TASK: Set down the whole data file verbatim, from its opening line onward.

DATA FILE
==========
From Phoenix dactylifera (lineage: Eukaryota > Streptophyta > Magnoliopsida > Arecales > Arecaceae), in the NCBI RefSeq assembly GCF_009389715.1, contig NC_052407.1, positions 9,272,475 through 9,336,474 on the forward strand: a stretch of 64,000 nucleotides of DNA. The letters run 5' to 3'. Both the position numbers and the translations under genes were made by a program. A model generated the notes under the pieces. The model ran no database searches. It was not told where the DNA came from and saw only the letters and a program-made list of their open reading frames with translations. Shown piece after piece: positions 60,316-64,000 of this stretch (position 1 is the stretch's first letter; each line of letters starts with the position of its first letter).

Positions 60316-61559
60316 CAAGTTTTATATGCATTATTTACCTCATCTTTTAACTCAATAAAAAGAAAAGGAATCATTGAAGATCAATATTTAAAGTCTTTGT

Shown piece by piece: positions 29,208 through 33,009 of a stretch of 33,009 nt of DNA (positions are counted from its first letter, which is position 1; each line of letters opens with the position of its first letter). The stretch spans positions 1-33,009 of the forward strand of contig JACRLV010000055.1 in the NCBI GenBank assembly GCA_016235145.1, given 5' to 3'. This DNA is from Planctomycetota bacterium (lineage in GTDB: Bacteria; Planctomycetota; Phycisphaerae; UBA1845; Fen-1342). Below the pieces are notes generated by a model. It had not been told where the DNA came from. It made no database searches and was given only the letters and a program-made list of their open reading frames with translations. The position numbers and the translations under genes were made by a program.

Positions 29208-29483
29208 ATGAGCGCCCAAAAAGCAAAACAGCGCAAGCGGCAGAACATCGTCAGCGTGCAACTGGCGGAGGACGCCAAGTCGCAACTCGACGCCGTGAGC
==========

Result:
From Phoenix dactylifera (lineage: Eukaryota > Streptophyta > Magnoliopsida > Arecales > Arecaceae), in the NCBI RefSeq assembly GCF_009389715.1, contig NC_052407.1, positions 9,272,475 through 9,336,474 on the forward strand: a stretch of 64,000 nucleotides of DNA. The letters run 5' to 3'. Both the position numbers and the translations under genes were made by a program. A model generated the notes under the pieces. The model ran no database searches. It was not told where the DNA came from and saw only the letters and a program-made list of their open reading frames with translations. Shown piece after piece: positions 60,316-64,000 of this stretch (position 1 is the stretch's first letter; each line of letters starts with the position of its first letter).

Positions 60316-61559
60316 CAAGTTTTATATGCATTATTTACCTCATCTTTTAACTCAATAAAAAGAAAAGGAATCATTGAAGATCAATATTTAAAGTCTTTGT

Shown piece by piece: positions 29,208 through 33,009 of a stretch of 33,009 nt of DNA (positions are counted from its first letter, which is position 1; each line of letters opens with the position of its first letter). The stretch spans positions 1-33,009 of the forward strand of contig JACRLV010000055.1 in the NCBI GenBank assembly GCA_016235145.1, given 5' to 3'. This DNA is from Planctomycetota bacterium (lineage in GTDB: Bacteria; Planctomycetota; Phycisphaerae; UBA1845; Fen-1342). Below the pieces are notes generated by a model. It had not been told where the DNA came from. It made no database searches and was given only the letters and a program-made list of their open reading frames with translations. The position numbers and the translations under genes were made by a program.

Positions 29208-29483
29208 ATGAGCGCCCAAAAAGCAAAACAGCGCAAGCGGCAGAACATCGTCAGCGTGCAACTGGCGGAGGACGCCAAGTCGCAACTCGACGCCGTGAGC